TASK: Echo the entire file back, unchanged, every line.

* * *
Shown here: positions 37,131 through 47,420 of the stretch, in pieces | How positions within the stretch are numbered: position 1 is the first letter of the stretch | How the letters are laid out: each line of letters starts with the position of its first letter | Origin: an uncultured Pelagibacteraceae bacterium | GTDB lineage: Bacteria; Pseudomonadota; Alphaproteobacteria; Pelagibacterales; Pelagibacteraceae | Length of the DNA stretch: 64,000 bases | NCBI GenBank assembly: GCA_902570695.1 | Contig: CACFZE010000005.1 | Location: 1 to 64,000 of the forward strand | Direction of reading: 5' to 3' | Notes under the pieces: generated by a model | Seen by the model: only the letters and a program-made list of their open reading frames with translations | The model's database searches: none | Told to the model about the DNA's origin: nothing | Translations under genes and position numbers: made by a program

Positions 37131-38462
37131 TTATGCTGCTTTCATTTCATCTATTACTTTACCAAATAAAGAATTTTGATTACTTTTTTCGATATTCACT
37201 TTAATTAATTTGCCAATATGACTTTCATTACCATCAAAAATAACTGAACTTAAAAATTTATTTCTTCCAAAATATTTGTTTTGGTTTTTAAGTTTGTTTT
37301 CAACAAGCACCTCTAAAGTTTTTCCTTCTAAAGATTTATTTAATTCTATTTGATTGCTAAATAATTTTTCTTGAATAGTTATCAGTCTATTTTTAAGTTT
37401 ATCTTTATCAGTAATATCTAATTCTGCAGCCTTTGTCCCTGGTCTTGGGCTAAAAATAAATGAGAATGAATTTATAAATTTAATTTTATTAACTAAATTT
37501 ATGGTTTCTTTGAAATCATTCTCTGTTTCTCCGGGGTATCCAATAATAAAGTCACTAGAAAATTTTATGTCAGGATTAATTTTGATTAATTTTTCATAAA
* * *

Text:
Shown here: positions 37,131 through 47,420 of the stretch, in pieces | How positions within the stretch are numbered: position 1 is the first letter of the stretch | How the letters are laid out: each line of letters starts with the position of its first letter | Origin: an uncultured Pelagibacteraceae bacterium | GTDB lineage: Bacteria; Pseudomonadota; Alphaproteobacteria; Pelagibacterales; Pelagibacteraceae | Length of the DNA stretch: 64,000 bases | NCBI GenBank assembly: GCA_902570695.1 | Contig: CACFZE010000005.1 | Location: 1 to 64,000 of the forward strand | Direction of reading: 5' to 3' | Notes under the pieces: generated by a model | Seen by the model: only the letters and a program-made list of their open reading frames with translations | The model's database searches: none | Told to the model about the DNA's origin: nothing | Translations under genes and position numbers: made by a program

Positions 37131-38462
37131 TTATGCTGCTTTCATTTCATCTATTACTTTACCAAATAAAGAATTTTGATTACTTTTTTCGATATTCACT
37201 TTAATTAATTTGCCAATATGACTTTCATTACCATCAAAAATAACTGAACTTAAAAATTTATTTCTTCCAAAATATTTGTTTTGGTTTTTAAGTTTGTTTT
37301 CAACAAGCACCTCTAAAGTTTTTCCTTCTAAAGATTTATTTAATTCTATTTGATTGCTAAATAATTTTTCTTGAATAGTTATCAGTCTATTTTTAAGTTT
37401 ATCTTTATCAGTAATATCTAATTCTGCAGCCTTTGTCCCTGGTCTTGGGCTAAAAATAAATGAGAATGAATTTATAAATTTAATTTTATTAACTAAATTT
37501 ATGGTTTCTTTGAAATCATTCTCTGTTTCTCCGGGGTATCCAATAATAAAGTCACTAGAAAATTTTATGTCAGGATTAATTTTGATTAATTTTTCATAAA